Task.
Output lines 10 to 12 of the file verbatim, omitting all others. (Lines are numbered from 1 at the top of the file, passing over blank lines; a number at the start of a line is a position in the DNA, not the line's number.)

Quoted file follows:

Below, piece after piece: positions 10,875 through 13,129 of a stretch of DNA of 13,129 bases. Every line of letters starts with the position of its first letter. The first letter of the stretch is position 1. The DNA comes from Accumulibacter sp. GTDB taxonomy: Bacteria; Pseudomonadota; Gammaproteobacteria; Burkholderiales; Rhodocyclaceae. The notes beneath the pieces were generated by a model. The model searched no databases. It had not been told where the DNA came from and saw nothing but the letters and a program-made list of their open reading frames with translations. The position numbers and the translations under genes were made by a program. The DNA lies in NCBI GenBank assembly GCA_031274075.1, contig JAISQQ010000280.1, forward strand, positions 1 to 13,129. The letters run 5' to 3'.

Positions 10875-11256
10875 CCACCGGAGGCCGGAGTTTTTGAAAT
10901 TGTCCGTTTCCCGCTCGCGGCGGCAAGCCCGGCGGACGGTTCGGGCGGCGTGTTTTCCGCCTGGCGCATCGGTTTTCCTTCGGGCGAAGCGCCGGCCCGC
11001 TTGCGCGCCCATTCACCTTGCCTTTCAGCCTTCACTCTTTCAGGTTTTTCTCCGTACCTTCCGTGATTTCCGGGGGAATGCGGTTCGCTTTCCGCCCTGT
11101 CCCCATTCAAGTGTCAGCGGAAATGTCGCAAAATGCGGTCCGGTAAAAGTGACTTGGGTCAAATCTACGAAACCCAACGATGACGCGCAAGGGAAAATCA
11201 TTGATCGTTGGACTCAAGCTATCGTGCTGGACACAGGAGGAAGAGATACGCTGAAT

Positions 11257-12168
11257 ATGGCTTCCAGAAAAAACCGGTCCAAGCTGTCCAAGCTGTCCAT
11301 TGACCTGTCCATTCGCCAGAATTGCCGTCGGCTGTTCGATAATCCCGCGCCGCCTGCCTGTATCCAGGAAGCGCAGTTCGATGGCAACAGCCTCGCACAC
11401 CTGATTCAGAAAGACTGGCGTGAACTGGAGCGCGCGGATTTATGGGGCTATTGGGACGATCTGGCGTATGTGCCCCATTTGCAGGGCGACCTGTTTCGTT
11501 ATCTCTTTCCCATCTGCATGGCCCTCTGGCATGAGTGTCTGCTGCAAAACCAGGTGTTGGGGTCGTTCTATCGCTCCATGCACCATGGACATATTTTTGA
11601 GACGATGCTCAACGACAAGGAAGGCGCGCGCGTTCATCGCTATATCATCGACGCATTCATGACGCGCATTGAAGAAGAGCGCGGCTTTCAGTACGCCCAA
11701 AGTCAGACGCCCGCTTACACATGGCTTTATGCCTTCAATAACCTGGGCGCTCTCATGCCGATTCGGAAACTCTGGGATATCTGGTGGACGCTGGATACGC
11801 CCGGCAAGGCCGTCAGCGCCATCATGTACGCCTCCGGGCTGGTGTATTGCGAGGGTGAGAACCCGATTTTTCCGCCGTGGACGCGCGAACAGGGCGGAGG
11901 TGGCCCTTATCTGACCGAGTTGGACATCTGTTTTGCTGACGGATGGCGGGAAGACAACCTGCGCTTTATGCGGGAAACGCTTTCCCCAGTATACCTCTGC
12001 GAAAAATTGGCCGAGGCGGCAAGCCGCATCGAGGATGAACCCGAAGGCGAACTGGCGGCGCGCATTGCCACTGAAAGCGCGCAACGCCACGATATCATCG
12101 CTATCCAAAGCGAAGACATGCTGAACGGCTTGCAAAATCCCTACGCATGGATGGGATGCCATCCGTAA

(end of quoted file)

11301 TGACCTGTCCATTCGCCAGAATTGCCGTCGGCTGTTCGATAATCCCGCGCCGCCTGCCTGTATCCAGGAAGCGCAGTTCGATGGCAACAGCCTCGCACAC
11401 CTGATTCAGAAAGACTGGCGTGAACTGGAGCGCGCGGATTTATGGGGCTATTGGGACGATCTGGCGTATGTGCCCCATTTGCAGGGCGACCTGTTTCGTT
11501 ATCTCTTTCCCATCTGCATGGCCCTCTGGCATGAGTGTCTGCTGCAAAACCAGGTGTTGGGGTCGTTCTATCGCTCCATGCACCATGGACATATTTTTGA